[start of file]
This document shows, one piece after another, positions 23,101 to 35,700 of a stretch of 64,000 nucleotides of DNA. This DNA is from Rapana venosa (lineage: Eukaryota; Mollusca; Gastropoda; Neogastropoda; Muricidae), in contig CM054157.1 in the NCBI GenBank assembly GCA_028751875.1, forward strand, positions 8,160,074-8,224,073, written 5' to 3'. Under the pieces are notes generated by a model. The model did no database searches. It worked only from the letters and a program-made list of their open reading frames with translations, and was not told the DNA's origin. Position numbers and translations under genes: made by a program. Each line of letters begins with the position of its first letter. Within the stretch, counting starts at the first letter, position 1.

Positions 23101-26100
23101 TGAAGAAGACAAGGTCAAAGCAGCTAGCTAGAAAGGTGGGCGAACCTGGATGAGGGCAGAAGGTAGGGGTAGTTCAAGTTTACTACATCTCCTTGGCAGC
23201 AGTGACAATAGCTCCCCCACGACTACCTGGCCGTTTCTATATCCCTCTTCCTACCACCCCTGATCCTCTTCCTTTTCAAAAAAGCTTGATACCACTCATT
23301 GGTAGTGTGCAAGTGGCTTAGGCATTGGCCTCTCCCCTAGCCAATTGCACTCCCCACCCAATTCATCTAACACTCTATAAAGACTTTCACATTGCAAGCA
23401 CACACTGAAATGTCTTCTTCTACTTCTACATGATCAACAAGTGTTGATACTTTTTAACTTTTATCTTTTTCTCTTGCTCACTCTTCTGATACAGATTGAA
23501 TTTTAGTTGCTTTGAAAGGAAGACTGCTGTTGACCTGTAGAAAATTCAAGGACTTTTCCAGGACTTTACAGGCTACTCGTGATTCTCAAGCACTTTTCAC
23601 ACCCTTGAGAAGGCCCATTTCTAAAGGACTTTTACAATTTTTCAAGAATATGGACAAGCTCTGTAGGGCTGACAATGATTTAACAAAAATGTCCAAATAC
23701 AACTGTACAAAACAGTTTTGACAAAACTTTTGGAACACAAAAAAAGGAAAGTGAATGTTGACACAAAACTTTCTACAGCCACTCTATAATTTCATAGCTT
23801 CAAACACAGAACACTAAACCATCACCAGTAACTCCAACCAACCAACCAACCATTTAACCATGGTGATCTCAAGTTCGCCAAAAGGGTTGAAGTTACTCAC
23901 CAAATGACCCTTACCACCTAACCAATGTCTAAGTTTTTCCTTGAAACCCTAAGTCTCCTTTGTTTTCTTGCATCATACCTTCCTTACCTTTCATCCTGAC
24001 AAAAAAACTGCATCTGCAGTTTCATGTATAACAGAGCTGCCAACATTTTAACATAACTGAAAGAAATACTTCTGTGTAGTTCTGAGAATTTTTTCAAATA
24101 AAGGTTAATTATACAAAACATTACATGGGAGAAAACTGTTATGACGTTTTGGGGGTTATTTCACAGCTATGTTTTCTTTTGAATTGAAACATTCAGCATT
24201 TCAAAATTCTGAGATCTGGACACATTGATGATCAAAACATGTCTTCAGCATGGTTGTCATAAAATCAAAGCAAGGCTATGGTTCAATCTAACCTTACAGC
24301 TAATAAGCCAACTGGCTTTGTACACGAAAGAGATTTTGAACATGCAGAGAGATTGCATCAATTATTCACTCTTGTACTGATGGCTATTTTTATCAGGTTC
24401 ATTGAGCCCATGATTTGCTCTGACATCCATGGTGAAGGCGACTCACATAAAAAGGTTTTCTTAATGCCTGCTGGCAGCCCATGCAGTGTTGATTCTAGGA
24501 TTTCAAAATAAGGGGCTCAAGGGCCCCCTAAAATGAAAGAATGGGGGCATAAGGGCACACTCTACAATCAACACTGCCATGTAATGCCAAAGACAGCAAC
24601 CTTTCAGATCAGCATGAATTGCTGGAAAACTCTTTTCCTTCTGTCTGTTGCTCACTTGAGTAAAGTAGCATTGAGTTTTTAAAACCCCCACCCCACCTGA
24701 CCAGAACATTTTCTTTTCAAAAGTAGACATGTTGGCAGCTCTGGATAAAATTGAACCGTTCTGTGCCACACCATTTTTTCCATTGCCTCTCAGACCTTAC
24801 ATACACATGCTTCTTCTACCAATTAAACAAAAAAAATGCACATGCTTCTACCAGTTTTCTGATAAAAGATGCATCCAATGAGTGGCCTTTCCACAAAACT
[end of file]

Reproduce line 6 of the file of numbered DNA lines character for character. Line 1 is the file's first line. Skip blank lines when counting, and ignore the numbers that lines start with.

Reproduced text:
23401 CACACTGAAATGTCTTCTTCTACTTCTACATGATCAACAAGTGTTGATACTTTTTAACTTTTATCTTTTTCTCTTGCTCACTCTTCTGATACAGATTGAA